My parents were great savers and they taught me how to save, from my first skateboard right through to my first home. The best thing about saving is that it is usually for a specific purpose, something you can see, touch or feel, and you often don’t have to wait too long to enjoy the rewards.
When it came to investing, for my parents that meant putting their money into term deposits at the bank. To make sure they didn’t put all their eggs in the same basket they would have their money in different banks. When we talked about putting money into the share market they said it was only for rich people and were worried you could lose some, or all, of your money - almost like gambling.
That kind of made sense back then, especially given how they were brought up. Their knowledge of the share market came from their parents, who had grown up during the great (I never understood why it was called great) depression, which was largely caused by the share market crash of 1929. The 1987 share market crash only reinforced their unconscious bias against shares, a view held by many others of their generation, who thought it was just too plain risky.
But there are very good reasons why that attitude has changed and why shares and other listed investments might be a good option for you.
You don’t have to be rich to get started
An important change, since my mum and dad started saving, is the accessibility of the markets and the types of products and choices that are available now compared to their day. No wonder they always thought investing was for the rich because, in many cases, the only way you could access shares and other investments like that was through your local share broker and you needed quite a bit of money to go and see one of those fellows. For many during that era it was seen to be this mystical place that only the chosen few could venture into and you had to have a lot of money you weren’t afraid to lose.
The great thing today is you don’t need a lot of money to start your investment journey. The relatively recent arrival of digital platforms and virtual investment supermarkets allows you to pick and choose a range of shares or managed funds that you think best suits your personal long-term goals. You can even invest a little time and money and get a financial adviser to do all the hard work for you and find the best solutions that work for your personal circumstances. And you don’t need thousands of dollars to get started. Even accessing fund managers like ourselves, you can start investing as little as $250 a month - a far cry from what dad would say were the good old days.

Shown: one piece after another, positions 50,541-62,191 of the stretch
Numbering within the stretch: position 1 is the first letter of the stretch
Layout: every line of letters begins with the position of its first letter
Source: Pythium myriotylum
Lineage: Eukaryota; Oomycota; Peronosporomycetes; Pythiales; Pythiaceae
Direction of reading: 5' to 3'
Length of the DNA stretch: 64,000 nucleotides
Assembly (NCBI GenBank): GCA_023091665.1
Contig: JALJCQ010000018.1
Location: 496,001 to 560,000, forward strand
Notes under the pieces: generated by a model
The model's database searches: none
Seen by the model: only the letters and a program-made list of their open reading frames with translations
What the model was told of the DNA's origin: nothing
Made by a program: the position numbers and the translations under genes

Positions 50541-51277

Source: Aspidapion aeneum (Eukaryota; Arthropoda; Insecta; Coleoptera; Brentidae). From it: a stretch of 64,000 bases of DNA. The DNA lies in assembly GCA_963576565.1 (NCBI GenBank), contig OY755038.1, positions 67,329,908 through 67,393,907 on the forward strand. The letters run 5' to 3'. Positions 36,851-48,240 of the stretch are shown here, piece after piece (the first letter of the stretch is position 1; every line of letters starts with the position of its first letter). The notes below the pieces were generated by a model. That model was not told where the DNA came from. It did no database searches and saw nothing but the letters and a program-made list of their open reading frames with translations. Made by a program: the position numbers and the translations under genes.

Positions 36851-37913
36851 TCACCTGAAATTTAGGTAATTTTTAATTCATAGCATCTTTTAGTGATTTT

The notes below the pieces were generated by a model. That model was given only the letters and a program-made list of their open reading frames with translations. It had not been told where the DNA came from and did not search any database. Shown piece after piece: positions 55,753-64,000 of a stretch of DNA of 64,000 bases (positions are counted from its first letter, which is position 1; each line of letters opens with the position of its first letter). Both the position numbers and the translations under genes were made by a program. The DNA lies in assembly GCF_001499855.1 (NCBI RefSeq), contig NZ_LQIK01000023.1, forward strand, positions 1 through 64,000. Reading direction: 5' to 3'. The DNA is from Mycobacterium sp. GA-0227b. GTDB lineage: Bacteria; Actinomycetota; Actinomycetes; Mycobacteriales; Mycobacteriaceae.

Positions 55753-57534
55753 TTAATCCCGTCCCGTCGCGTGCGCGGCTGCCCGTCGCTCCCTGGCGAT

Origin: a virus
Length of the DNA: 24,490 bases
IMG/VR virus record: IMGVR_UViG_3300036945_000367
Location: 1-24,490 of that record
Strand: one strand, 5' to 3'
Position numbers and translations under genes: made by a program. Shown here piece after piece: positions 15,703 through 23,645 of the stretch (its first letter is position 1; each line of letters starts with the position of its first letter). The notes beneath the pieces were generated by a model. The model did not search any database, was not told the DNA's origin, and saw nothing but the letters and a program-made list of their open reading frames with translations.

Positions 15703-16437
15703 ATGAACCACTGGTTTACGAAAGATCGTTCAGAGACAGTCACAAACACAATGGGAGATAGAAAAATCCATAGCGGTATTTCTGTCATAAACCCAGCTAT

Beating the inflation blues
There are many ways to look at the differences between saving and investing, but most of it comes down to risk. Mum and dad were very risk adverse, hence why they only saved their earnings in term deposits. It meant it was there if they really needed it and it had a very low risk of losing value. The funny thing is, over a long period of time, while the capital value of their savings was going up, the actual buying power was going down because of that deadly invisible savings robber called inflation. Something we all know and have been experiencing over the past year or so.
A good analogy I often use is of when I was a kid and found 50 cents under the couch, which just may have fallen out of dad’s pocket when he was asleep, I could rush down to my local diary and get a massive bag of lollies that would last me a week. If I went into the same dairy today in Ashburton and asked for a 50 cent mixture, I suspect I would get an awkward laugh at best.
On the other end of the scale, the short-term risk of investments (outside of cash and term deposits) is that the value will fall from time-to-time, but you have to look at the long-term trend. Most people reading this, who are in KiwiSaver, will have seen exactly what that looks like over the past 14 months or so and, even though I work in this industry and know what to expect, seeing the balance of my KiwSaver going down has not been much fun.
Spreading the risk
Another key part of investing is taking the very important old saying “spreading your eggs in different baskets” or put another way diversifying your investment risk. If you look at most managed funds, that is done for you. Say you decide to invest in a balanced fund, your hard-earned money will be invested in cash, bonds, property and shares. They will typically be invested not only in New Zealand but a number of other countries around the world and in a number of different companies in those countries. This, of course, doesn’t mean you are protected from those horrible market jitters, but it does give you plenty of diversification and the chance to mitigate massive one-off country or sector results.
Saving and investing can sometimes be confused, however they are both essential parts to help with your overall financial wellbeing. Some great words of wisdom by one of my favourite bands Depeche Mode is “get the balance right” . The key is making sure you understand the difference and enjoy the benefits of both along the way.
As published on Stuff 10/02/23
Disclaimer: David Boyle is Head of Sales and Marketing at Mint Asset Management Limited. The above article is intended to provide information and does not purport to give investment advice.
Mint Asset Management is the issuer of the Mint Asset Management Funds. Download a copy of the product disclosure statement.
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